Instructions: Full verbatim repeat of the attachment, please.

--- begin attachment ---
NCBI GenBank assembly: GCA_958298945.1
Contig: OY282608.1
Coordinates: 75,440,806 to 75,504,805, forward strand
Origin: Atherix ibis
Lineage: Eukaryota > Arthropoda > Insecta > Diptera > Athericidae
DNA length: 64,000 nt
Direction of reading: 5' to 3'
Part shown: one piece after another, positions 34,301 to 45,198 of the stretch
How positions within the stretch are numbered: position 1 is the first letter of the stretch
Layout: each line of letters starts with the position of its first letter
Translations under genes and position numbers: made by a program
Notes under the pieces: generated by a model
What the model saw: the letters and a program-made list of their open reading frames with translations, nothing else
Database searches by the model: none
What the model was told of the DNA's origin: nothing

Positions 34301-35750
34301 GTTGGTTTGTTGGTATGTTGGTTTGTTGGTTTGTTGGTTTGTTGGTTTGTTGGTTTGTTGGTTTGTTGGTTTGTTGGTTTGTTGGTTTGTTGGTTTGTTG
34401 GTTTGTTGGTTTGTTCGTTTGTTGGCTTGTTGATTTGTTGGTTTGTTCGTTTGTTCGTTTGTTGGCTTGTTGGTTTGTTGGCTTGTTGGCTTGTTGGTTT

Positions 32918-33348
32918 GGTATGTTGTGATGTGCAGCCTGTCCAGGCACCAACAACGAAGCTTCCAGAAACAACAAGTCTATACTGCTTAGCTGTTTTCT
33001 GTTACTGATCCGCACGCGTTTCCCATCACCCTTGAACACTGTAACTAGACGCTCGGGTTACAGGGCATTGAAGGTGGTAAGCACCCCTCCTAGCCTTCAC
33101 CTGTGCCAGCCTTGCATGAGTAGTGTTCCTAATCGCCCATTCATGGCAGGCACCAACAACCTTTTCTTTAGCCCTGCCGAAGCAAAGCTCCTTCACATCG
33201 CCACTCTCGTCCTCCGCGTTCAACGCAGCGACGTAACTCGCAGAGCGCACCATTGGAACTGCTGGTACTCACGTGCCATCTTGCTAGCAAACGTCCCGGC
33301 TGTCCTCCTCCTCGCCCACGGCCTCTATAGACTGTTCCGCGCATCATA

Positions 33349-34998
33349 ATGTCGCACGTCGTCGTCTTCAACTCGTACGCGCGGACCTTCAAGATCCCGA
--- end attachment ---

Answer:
NCBI GenBank assembly: GCA_958298945.1
Contig: OY282608.1
Coordinates: 75,440,806 to 75,504,805, forward strand
Origin: Atherix ibis
Lineage: Eukaryota > Arthropoda > Insecta > Diptera > Athericidae
DNA length: 64,000 nt
Direction of reading: 5' to 3'
Part shown: one piece after another, positions 34,301 to 45,198 of the stretch
How positions within the stretch are numbered: position 1 is the first letter of the stretch
Layout: each line of letters starts with the position of its first letter
Translations under genes and position numbers: made by a program
Notes under the pieces: generated by a model
What the model saw: the letters and a program-made list of their open reading frames with translations, nothing else
Database searches by the model: none
What the model was told of the DNA's origin: nothing

Positions 34301-35750
34301 GTTGGTTTGTTGGTATGTTGGTTTGTTGGTTTGTTGGTTTGTTGGTTTGTTGGTTTGTTGGTTTGTTGGTTTGTTGGTTTGTTGGTTTGTTGGTTTGTTG
34401 GTTTGTTGGTTTGTTCGTTTGTTGGCTTGTTGATTTGTTGGTTTGTTCGTTTGTTCGTTTGTTGGCTTGTTGGTTTGTTGGCTTGTTGGCTTGTTGGTTT

Positions 32918-33348
32918 GGTATGTTGTGATGTGCAGCCTGTCCAGGCACCAACAACGAAGCTTCCAGAAACAACAAGTCTATACTGCTTAGCTGTTTTCT
33001 GTTACTGATCCGCACGCGTTTCCCATCACCCTTGAACACTGTAACTAGACGCTCGGGTTACAGGGCATTGAAGGTGGTAAGCACCCCTCCTAGCCTTCAC
33101 CTGTGCCAGCCTTGCATGAGTAGTGTTCCTAATCGCCCATTCATGGCAGGCACCAACAACCTTTTCTTTAGCCCTGCCGAAGCAAAGCTCCTTCACATCG
33201 CCACTCTCGTCCTCCGCGTTCAACGCAGCGACGTAACTCGCAGAGCGCACCATTGGAACTGCTGGTACTCACGTGCCATCTTGCTAGCAAACGTCCCGGC
33301 TGTCCTCCTCCTCGCCCACGGCCTCTATAGACTGTTCCGCGCATCATA

Positions 33349-34998
33349 ATGTCGCACGTCGTCGTCTTCAACTCGTACGCGCGGACCTTCAAGATCCCGA